A compact, Arduino altimeter for RC Planes
That's a lot easier Topaz. The Arduino + Bluetooth is about $20. You than add the various different sensors and each one would be no more than a few $. The difficult one is the attitude indicator. There are a lot of "fake" mem gyro out there and most of them are just accelerometers.
spduffee. I looked at their implementation. It is good for RCs and probably good enough for UL if you are just flying around you local area. I like the integrated pressure and temperature sensor; but for serious uses, I would choose a different implementation. One that takes in the barometer into account.
This is kind of like Dangerpants' but no pictures (wah!:depressed). Looks like it is approaching the $100 range.
Altimeter | DIY Avionics
Then there is this one:
GoFly - paragliding/hangliding/gliding altimeter-variometer from Your car navigation using Arduino -Use Arduino for Projects
and if all else fails...
because " it looks fashionable" - a huge ++ at 1500'.
Did you forget about this old thread?
To Aviator168's question about a sensor for pressure/temperaturem, just to give you an idea of how affordable these things are, here is a Bosch sensor that does just that for $10 -- BMP180 Barometric Pressure/Temperature/Altitude Sensor- 5V ready ID: 1603 - $9.95 : Adafruit Industries, Unique & fun DIY electronics and kits -- or one with that plus full three-axis gyroscope, accelerometer and magnetic compass for just $30 -- Adafruit 10-DOF IMU Breakout - L3GD20H + LSM303 + BMP180 ID: 1604 - $29.95 : Adafruit Industries, Unique & fun DIY electronics and kits.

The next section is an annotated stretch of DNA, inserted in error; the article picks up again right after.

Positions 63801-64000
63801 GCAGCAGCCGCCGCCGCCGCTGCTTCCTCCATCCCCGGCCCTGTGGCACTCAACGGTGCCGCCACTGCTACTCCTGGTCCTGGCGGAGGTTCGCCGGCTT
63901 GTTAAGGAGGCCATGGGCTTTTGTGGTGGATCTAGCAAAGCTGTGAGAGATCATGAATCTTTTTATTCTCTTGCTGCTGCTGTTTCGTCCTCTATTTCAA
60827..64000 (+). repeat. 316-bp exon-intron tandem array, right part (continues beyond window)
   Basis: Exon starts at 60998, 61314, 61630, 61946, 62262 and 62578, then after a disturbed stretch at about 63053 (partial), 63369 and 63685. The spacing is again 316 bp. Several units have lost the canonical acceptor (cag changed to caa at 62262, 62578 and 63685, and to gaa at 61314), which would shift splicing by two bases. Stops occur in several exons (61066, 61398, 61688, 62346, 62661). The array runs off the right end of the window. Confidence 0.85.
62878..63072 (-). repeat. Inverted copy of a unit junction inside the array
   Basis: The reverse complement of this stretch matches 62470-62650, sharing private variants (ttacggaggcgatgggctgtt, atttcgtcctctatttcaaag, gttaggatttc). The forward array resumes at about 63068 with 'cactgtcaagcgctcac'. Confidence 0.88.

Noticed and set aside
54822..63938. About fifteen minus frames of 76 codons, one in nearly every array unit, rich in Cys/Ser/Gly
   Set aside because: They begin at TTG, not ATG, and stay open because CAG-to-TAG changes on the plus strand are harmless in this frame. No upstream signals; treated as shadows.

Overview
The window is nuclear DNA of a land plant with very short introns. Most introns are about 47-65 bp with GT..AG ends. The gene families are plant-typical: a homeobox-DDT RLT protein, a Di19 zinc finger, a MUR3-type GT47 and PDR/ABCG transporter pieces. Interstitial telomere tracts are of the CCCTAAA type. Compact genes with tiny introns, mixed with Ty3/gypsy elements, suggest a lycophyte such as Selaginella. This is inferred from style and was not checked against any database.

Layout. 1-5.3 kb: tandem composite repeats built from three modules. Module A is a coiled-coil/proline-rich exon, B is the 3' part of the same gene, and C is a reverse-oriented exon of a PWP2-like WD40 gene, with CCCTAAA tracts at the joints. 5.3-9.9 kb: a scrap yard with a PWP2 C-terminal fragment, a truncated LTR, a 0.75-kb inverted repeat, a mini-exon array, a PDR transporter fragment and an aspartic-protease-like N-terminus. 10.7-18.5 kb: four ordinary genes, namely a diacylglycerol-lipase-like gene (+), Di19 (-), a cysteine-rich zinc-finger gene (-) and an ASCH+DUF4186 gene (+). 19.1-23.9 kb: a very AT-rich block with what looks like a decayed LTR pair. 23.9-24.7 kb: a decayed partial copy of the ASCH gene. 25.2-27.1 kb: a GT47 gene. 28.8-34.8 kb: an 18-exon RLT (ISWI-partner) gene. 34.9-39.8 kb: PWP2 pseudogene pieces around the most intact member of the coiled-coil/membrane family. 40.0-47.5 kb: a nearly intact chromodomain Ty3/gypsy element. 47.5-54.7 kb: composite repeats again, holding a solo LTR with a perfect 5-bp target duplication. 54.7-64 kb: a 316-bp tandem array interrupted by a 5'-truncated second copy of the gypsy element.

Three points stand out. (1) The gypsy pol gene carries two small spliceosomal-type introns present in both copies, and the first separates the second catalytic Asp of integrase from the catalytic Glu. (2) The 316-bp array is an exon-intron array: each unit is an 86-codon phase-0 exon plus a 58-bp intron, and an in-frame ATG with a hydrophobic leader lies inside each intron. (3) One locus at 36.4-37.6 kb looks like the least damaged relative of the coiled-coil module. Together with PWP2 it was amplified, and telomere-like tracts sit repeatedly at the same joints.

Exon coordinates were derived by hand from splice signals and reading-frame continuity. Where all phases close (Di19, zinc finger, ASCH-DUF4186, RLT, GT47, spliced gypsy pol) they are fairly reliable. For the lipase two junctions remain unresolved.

You can probably be able to build this for less than $100. That with bluetooth sending the information to a tablet. You still need the speed indicator & radio.
I don't think the two concepts are exclusive. The same Arduino processor and sensors used to drive dedicated instruments could also be used to send data to a tablet. What I have in mind is a three-instrument cluster--one for flight data (ALT/VSI/ASI), one for engine data (might just buy that one) and one for navigation (basic GPS) backed up by wind in my hair (flight data), noise in ears (engine data), a whiskey compass and a paper chart (navigation). On the GPS, I love the simplicity of John Bendict's Gipsi, an audio only GPS, and might like to combine that concept with a basic visual interface to show course and speed and altitude and guidance to preprogrammed waypoints or the nearest airfield much like John has done with his Gipsi Apps for Android. I don't know why, for some reason that three-hole panel idea just appeals to me. ;-)
Adding a display would not cost much more. A 7" TFT display with driver board is around $30.
Yeah, but why write the entire UI yourself? Plus a commercial tablet already has a touch-screen, and the API to access it. Why reinvent the wheel?
Unless that's specifically something you want to do, as its own challenge. In which case, carry on.